When Maile, 30, and her husband Adam, 38, began practicing ethical non-monogamy a little over a year ago, they had no idea of the roadblock that would appear as they adjusted to it.
“As newbies, we’re really just getting started. We’ve spent the year figuring out what boundaries work for us as individuals and as a couple; how to handle emotions as they come up and what communication styles work best,” says Maile. “At this point, neither of us have other partners, but COVID has certainly affected the ways that we’ve been able to date and explore ethical non-monogamy.”
Defined as a relationship involving more than two people in which all parties consent to the arrangement and are treated respectfully, ethical non-monogamy is a popular choice among adults. A January 2020 survey from YouGov found that 32 percent of adults in the United States define their ideal relationship as not completely monogamous. For millennials, like Maile and Adam, the number is even higher at 43 percent.
Under normal circumstances, individuals and couples can safely figure out what ethical non-monogamy looks like for them. But, with the onset of the pandemic, both people new to and familiar with it have had to reexamine how to keep everyone involved safe. Here’s how people with multiple partners are handling it in quarantine.
Sarah, 50, is “COVID-bonded” with her long-term partner of six years, but open communication has allowed them to continue seeing other partners. “He and I have successfully navigated him seeing one of his other ongoing partners, and we're engaging in really challenging conversations about how to ensure that our individual levels of acceptable risk are being managed,” Sarah says.
Traditionally, anyone engaging in ethical non-monogamy has to already be hyper-aware of how their actions are affecting others.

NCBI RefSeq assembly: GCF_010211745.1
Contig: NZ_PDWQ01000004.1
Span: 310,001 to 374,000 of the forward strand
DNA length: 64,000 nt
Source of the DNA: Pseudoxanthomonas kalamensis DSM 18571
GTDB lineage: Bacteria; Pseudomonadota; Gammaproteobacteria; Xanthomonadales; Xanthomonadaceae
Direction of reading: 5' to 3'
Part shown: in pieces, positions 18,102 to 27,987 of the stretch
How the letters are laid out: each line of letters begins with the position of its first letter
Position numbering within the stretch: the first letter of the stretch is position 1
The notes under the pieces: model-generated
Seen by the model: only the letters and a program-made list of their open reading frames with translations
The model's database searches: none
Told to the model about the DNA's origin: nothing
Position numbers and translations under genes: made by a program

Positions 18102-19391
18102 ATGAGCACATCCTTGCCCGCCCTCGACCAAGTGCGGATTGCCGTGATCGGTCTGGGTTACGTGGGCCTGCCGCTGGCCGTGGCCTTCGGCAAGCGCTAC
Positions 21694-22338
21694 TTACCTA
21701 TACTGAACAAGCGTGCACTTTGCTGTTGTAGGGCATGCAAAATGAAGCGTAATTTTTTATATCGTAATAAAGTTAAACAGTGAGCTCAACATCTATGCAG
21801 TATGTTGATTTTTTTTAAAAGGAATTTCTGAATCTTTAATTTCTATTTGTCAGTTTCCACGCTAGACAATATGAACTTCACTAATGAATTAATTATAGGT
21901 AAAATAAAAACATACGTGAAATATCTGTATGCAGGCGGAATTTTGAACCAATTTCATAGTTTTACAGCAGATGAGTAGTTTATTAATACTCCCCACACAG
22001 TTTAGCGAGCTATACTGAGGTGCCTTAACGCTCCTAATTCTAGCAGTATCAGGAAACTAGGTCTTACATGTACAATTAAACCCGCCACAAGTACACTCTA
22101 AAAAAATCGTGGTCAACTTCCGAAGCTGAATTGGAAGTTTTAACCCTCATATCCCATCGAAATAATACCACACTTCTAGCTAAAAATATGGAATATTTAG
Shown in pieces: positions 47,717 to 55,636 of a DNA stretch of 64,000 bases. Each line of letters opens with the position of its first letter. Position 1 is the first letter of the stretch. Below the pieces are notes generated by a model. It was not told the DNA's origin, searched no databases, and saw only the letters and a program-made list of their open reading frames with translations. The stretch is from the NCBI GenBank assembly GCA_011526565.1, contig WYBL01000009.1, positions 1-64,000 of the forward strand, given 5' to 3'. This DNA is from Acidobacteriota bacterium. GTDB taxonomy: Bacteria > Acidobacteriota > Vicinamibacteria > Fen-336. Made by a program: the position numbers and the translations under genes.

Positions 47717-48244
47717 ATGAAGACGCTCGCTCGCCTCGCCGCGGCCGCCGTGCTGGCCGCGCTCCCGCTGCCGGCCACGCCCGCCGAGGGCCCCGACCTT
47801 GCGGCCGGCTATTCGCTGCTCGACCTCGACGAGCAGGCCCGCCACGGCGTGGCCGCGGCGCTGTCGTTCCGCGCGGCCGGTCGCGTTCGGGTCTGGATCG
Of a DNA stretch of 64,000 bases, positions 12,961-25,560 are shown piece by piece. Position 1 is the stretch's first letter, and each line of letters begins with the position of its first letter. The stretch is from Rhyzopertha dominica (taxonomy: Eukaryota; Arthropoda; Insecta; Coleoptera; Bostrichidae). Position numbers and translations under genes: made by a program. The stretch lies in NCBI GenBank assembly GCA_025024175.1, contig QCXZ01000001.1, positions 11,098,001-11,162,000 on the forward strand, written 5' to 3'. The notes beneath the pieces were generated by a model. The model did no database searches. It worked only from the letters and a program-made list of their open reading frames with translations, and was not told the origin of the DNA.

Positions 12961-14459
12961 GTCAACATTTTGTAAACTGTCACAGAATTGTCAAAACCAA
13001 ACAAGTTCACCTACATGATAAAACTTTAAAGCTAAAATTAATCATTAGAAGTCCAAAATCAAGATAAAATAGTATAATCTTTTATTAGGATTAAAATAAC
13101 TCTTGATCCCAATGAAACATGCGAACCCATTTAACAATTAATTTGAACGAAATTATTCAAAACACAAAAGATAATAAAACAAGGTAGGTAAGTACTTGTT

“Skilled and experienced polyamorous people have honed the ability to negotiate their needs, limits, and boundaries,” says Jennie Steinberg, a Licensed Marriage and Family Therapist and Owner of Through The Woods Family Center. “In a new relationship, someone might assert, ‘I use condoms with all sexual partners who are also involved with other people.’ Replace ‘condoms’ with ‘masks’ and ‘sexual partners’ with ‘people in my life,’ and those are negotiations we're all having right now.”
Through dating websites like #open (which Sarah and Maile both work for) and OkCupid (which allows people to indicate if they have multiple partners), people can connect virtually with potential partners also looking for non-monogamous relationships. Sarah and her partner have used online dates and phone calls, among other virtual connections, to nurture their other relationships.
“While not everyone has been up for virtual dating, I’ve had a chance to make a few really great connections,” says Maile. “I’ve enjoyed finding people who are creative and willing to try something new.” While in quarantine she’s participated online in activities such as swinger’s parties and a DIY paint night. Maile admits that it is not ideal, but has some benefits.
“Overall, I miss dating in real life terribly, but I am trying my best to adapt and appreciate cyber dating for what it is. I’m also enjoying the chance to slow down and really chat with a match before feeling pressured to meet up,” Maile says.
While not the case for everyone, many people like Sarah and Maile, have a primary partner whose needs they consider first and foremost when making decisions about seeing other people—especially in person.
“Some people who are consensually non-monogamous practice this in a non-hierarchical way. But others have a primary partner, whose needs they consider first and foremost. In the pandemic, a lot of people are having to make decisions about who is part of their ‘inner circle,’ and whose needs are at the forefront,” says Steinberg. “Like negotiation, rule setting, and assertiveness, this is something that people with multiple partners are well-practiced at: deciding whose needs take priority and considering those above any other opportunities that might arise.”
For Sarah, that means understanding what her long-term partner, as well as the primary partner of those she may see, need. “We're looking at socially distanced dates. I've had one with a newer partner where we spent time in the backyard, 6 feet apart, but it also required the buy-in of their partners—one of whom is immunocompromised—and clear communication ahead of time.”
Be in Agreement
In not moving forward until all parties affected have given the go-ahead, people who want to practice ethical non-monogamy in quarantine can stay safe and comfortable.